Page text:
Employee satisfaction

employee experience

Employee satisfaction is an aspect that employers seeking to improve their organizations' performance should take seriously. However, managers sometimes neglect this issue as strategies targeted to capture customers' attention often take priority. This article raises attention to the importance of employee satisfaction and how organizations can measure whether their employees are satisfied.

What is Employee Satisfaction?

Employee satisfaction is a term that describes the level of fulfillment and contentment that employees derive from their work. Employees who are happy with their experiences and have their needs met at the workplace are likely to report a high level of employee satisfaction.

Employee Satisfaction FAQs

Why is Employee Satisfaction Important?

Employee satisfaction is important for a variety of reasons. For one, employees who feel happy and fulfilled at their job are less likely to migrate to other companies. This lower turnover allows employers to retain top talent, thereby saving the company money it would otherwise use in recruiting and training new employees for similar posts.

How Can I Measure Employee Satisfaction?

You cannot gauge employee satisfaction by instinct, but rather by measuring it. You can measure employee satisfaction using the following:

  • Surveys: This is one of the ways to identify what matters to employees. You can generate a set of questions and use them to establish how employees feel about their experience at the workplace. The questions should be easy to understand and allow them to express what they love about working at the organization and things they think should improve to help them feel more fulfilled. Regular surveys are useful for keeping in touch with employees' feelings and expectations and meeting their needs.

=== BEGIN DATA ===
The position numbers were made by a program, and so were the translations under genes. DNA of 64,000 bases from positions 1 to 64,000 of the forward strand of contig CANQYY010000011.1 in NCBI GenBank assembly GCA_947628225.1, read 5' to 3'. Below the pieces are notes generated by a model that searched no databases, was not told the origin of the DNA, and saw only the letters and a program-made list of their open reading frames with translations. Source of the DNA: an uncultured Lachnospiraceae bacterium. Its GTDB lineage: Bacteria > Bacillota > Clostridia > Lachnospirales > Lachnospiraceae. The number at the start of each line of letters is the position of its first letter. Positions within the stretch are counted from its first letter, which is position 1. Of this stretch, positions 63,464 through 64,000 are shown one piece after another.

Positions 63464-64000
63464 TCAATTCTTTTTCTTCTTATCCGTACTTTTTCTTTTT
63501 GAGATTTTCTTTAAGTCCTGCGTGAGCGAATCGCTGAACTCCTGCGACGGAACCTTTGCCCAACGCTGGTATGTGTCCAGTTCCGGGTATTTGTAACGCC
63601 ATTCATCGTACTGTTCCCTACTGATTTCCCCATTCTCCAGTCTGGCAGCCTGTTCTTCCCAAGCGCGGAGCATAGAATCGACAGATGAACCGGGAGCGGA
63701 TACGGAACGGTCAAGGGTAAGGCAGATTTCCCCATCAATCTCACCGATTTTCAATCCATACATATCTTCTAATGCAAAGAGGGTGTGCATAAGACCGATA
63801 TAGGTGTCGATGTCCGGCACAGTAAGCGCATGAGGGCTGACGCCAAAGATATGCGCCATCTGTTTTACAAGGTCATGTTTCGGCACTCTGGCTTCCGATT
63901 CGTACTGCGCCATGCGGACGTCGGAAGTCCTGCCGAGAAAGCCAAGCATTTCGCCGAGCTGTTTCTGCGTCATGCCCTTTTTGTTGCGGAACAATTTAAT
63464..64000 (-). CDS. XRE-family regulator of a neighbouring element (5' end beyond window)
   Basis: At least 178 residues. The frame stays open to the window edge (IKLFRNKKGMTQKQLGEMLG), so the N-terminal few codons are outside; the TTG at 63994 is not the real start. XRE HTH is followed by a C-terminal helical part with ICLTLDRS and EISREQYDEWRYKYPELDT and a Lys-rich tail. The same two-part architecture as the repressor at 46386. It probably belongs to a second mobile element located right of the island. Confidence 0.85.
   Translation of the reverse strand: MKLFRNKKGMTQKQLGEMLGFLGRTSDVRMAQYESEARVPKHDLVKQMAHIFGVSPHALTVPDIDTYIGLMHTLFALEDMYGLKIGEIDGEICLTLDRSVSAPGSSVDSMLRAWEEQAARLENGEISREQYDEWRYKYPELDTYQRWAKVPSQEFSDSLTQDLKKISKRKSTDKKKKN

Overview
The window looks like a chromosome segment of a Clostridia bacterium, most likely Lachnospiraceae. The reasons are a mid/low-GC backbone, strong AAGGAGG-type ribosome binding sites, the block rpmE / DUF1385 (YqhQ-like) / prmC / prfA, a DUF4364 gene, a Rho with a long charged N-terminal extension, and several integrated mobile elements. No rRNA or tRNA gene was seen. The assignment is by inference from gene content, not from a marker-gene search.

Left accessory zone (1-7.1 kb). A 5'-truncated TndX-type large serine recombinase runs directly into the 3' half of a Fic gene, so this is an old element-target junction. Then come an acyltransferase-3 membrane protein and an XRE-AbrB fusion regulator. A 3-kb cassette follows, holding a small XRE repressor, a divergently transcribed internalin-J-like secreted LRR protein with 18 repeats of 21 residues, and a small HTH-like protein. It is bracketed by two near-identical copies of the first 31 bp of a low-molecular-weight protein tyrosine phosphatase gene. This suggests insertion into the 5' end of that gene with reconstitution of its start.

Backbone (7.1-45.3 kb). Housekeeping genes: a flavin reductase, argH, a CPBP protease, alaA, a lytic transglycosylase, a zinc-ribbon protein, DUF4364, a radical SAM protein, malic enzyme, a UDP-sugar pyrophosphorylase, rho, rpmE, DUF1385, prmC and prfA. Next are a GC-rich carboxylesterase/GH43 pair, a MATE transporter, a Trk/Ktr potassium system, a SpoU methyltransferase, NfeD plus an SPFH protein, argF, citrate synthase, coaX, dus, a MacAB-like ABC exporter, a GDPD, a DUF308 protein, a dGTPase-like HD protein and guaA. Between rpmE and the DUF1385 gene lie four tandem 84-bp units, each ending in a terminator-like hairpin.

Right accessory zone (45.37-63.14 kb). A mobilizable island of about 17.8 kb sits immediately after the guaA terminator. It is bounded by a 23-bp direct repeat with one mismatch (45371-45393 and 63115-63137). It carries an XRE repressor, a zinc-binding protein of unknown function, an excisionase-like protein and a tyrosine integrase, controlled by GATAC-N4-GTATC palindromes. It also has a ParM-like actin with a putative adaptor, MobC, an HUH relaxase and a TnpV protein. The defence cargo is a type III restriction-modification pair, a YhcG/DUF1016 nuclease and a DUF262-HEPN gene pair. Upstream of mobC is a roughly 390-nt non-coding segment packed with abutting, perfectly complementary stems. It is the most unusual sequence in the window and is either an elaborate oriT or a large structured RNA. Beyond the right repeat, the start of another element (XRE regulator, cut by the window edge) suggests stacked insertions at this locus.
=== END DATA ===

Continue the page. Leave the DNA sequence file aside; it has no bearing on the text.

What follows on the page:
• Employee satisfaction index (ESI): This is a scale that determines employee satisfaction based on their answers to three questions. The index asks employees to rate on a scale of 1-10:
  1. How satisfied they are with their workplace,
  2. How well the workplace meets their expectations
  3. How close the workplace is to their ideal job.

You can then calculate The ESI by dividing the question mean value by three and multiplying the result by 100. The higher the score, the greater the satisfaction.

  • Face-to-face meetings: Holding regular meetings with employees allows them to express their concerns about the on goings in the company. However, these can only work when you foster an atmosphere of freedom and trust where employees can air their views without reservations. That way, you will get constructive feedback on what they are happy about and aspects that should improve.
  • Suggestion boxes: Like surveys, suggestion boxes allow employees to express their views anonymously, thus encouraging them to voice their concerns on controversial issues without fear of punishment. However, unlike surveys that limit responses to a few questions, suggestion boxes enable employees to air their suggestions on any issue in their workplace. Too many suggestions on areas of discontent indicate that the company needs to do more to improve employee satisfaction.